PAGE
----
2015’s First Family Film Is Also One Of Its Least Enjoyable Films

Courtesy:  Anchor Bay Entertainment/The Weinstein Group/Dimension

Courtesy: Anchor Bay Entertainment/The Weinstein Group/Dimension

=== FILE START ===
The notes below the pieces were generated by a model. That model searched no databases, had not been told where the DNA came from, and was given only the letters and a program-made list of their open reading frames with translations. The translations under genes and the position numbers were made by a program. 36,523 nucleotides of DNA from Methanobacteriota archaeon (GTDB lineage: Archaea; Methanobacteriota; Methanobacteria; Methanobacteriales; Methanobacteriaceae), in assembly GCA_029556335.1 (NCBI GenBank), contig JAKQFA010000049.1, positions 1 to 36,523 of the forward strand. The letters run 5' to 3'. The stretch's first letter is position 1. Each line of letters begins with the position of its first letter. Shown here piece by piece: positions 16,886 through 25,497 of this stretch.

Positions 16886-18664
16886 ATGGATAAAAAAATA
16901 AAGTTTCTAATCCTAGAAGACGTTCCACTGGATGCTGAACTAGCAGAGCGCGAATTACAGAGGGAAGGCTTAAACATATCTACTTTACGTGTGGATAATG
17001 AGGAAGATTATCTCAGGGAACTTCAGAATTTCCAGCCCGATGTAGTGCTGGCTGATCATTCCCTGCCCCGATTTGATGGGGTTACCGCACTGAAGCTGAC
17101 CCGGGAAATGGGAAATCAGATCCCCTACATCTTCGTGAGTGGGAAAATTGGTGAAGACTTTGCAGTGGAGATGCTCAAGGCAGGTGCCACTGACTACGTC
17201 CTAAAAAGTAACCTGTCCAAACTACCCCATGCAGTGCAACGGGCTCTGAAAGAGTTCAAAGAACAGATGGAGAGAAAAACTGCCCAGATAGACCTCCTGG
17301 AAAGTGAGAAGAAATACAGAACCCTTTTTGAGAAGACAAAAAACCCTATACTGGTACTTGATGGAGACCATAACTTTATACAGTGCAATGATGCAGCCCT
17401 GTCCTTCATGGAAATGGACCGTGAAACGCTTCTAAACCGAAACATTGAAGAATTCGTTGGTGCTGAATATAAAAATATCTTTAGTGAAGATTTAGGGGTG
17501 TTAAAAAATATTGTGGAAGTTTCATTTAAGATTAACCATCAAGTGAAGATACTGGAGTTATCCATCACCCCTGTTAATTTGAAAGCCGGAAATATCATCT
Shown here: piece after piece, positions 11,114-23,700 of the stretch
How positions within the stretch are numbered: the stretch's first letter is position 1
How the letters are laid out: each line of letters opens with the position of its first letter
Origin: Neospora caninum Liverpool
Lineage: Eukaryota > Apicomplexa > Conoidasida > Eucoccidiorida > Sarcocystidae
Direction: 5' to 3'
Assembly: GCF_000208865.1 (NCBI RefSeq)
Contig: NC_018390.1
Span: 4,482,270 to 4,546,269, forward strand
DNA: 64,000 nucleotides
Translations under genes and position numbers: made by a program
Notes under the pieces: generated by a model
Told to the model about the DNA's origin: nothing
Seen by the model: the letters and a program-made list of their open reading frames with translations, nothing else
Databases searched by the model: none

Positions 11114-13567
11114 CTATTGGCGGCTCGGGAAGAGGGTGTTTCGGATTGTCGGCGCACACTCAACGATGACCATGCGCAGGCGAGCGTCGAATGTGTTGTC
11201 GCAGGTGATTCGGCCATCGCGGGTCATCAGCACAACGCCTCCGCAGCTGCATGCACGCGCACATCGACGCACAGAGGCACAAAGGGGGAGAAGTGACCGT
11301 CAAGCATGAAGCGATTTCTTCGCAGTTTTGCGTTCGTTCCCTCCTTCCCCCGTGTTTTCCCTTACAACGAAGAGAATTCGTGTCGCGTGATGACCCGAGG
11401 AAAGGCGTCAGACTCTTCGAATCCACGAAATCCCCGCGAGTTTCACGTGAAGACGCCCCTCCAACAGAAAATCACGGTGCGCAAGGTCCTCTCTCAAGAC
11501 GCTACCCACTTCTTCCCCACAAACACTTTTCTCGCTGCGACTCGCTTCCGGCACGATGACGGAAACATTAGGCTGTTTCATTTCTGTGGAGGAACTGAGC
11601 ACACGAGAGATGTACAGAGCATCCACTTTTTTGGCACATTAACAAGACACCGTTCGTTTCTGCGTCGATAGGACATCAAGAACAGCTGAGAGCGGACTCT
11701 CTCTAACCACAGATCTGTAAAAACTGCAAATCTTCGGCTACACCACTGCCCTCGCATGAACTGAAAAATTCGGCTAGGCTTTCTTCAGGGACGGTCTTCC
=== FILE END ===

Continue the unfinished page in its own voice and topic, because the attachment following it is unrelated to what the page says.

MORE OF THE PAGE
Anchor Bay Entertainment is one of the biggest and most influential independent studios in the entertainment world today.  It is the driving force behind no fewer than three of AMC’s biggest series, one of which—The Walking Dead—is one of the biggest series on television today.  Its role in the Starz network has also led to the success of series such as Black Sails, Da Vinci’s Demons, and Blunt Talk.  It is also at least partially behind some of the biggest independent movies to come along in recent years.  Those movies include the likes of Henry Poole Is Here, Unfinished Song, and Shanghai Calling just to name a few.  For all of the impressive marks on the studio’s resume, it proved earlier this year with its new big screen adaptation of author Michael Bond’s Paddington books that it is not infallible.  While the movie is a fun little flick for the whole family it is hardly one of 2015’s most memorable movies.  That is thanks in large part to its unoriginal script, which can easily be compared to the equally forgettable 1992 canine-centered movie Beethoven.  Both movies’ scripts are so similar that it is impossible say that this work has any real originality.  This is even despite Paddington sticking to its source material.  As troubling as this is to the whole of Paddington, it would be unfair to say that the movie is a total loss just from this one element.  In the story’s defense, actress Nicole Kidman is to be commended for her work as the villainous taxidermist Millicent.  The movie’s makeup and costume departments are both just as much to applaud for their work in making Kidman into Millicent.  It is thanks to their work that she is nearly unrecognizable.  Sadly their work and that of Kidman herself are the only real shining gems of Paddington.  The special effects used to bring Paddington to life are nothing new.  They can easily be compared to the work of those behind Yogi Bear and so many other CG/live action hybrid flicks before it.  And as beautiful as the story’s backdrop is even it can’t save the movie.  That is even when it is set alongside the movie’s only other positives.  That being the case, the sad reality of Paddington is that even as entertaining as it is for the whole family, it is largely one of this year’s most forgettable theatrical releases.